Revealing or Imposing Qualities


May 16, 2020
Nowadays, fully digital recording processes achieve a standard of fidelity that is noticeably superior to analogue recordings, even on budget equipment. However, is the greater "attack" or "musicality" that a specific piece of equipment imparts, revealing qualities of the original recording (that were masked by lesser kit), or imposing its own characteristics?

The comparison I would draw is with Kodachrome 35mm Gold film. This film was used in SLR cameras, and produced beautiful, high contrast, pictures in primary colours. I loved the pictures, but were they faithful to the actual scenes being captured? Sadly, no. An experienced photographer could easily recognise a "Gold" image.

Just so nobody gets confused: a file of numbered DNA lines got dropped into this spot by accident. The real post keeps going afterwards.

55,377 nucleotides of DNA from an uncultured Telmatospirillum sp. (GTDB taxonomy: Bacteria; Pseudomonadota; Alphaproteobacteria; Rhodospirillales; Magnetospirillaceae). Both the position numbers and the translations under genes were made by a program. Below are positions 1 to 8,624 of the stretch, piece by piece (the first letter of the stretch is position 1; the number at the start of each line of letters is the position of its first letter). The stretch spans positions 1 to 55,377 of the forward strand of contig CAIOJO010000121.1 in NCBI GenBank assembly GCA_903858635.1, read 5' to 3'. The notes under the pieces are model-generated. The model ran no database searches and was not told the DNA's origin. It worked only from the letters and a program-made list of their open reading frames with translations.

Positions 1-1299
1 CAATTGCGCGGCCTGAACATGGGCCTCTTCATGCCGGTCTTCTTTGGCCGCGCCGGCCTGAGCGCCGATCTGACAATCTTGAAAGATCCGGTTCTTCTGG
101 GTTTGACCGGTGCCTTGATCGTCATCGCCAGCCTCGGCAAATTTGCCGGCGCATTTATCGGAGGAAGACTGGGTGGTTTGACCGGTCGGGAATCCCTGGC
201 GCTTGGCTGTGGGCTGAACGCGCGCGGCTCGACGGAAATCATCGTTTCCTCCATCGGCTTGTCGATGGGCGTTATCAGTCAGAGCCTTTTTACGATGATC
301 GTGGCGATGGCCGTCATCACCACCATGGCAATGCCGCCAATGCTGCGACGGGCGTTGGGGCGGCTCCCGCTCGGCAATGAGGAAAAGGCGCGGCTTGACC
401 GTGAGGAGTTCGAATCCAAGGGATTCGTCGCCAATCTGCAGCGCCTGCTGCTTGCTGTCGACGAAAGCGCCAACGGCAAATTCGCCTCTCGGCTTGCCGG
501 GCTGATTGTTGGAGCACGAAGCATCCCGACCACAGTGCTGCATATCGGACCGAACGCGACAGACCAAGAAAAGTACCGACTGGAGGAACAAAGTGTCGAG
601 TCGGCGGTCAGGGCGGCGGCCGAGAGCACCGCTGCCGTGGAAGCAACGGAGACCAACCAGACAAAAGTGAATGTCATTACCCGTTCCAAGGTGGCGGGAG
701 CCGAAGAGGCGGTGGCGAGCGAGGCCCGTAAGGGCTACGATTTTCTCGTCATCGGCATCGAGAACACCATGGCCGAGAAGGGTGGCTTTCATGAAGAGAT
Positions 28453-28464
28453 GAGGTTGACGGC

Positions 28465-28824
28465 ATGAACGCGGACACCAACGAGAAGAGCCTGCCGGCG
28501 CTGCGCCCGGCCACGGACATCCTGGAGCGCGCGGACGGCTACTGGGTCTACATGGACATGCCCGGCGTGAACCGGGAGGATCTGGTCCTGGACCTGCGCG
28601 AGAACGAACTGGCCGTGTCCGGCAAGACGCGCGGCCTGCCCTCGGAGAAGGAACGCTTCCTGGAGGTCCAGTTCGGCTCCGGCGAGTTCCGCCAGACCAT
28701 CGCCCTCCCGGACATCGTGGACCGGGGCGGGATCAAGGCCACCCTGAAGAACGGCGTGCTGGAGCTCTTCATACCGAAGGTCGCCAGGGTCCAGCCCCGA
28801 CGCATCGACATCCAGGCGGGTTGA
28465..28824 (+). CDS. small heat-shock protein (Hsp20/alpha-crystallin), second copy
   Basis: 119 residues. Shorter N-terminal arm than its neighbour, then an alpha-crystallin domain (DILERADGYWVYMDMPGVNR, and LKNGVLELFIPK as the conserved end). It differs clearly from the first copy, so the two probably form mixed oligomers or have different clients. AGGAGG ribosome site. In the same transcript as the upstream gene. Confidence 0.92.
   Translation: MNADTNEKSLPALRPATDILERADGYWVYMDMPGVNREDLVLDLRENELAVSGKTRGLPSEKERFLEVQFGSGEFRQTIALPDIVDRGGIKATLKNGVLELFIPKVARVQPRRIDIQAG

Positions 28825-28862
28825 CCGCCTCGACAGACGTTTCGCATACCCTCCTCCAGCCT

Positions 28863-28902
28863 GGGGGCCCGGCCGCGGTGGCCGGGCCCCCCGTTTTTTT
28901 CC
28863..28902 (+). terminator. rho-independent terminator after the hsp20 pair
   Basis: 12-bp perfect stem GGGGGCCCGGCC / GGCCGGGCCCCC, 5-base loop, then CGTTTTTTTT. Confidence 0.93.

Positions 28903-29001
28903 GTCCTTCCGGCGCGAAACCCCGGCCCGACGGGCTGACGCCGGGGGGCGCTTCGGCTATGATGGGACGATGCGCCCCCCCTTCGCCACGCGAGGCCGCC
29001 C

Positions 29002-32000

However, it can be argued that the choice of film stock was a legitimate part of the aesthetic process of creating the image. Similarly, it can be argued that the re-mastering of analogue recordings removes the limitations of the vinyl media it was mastered for. In any case, the mastering is part of the aesthetic process.

So, does the same apply to high end Hi-Fi kit? Is it just revealing the inherent qualities of the recording? If so, this leads to the interesting proposition that the better the equipment, the less input it should have to the sounds output. Which then leads to the conclusion that, at some point, you will be paying for nothing! Whereas, if the equipment goes beyond revealing the inherent qualities to impose artificial ones, it is actually reducing the fidelity, not increasing it! Furthermore, how could you tell an inherent quality from a gilded lily anyway?



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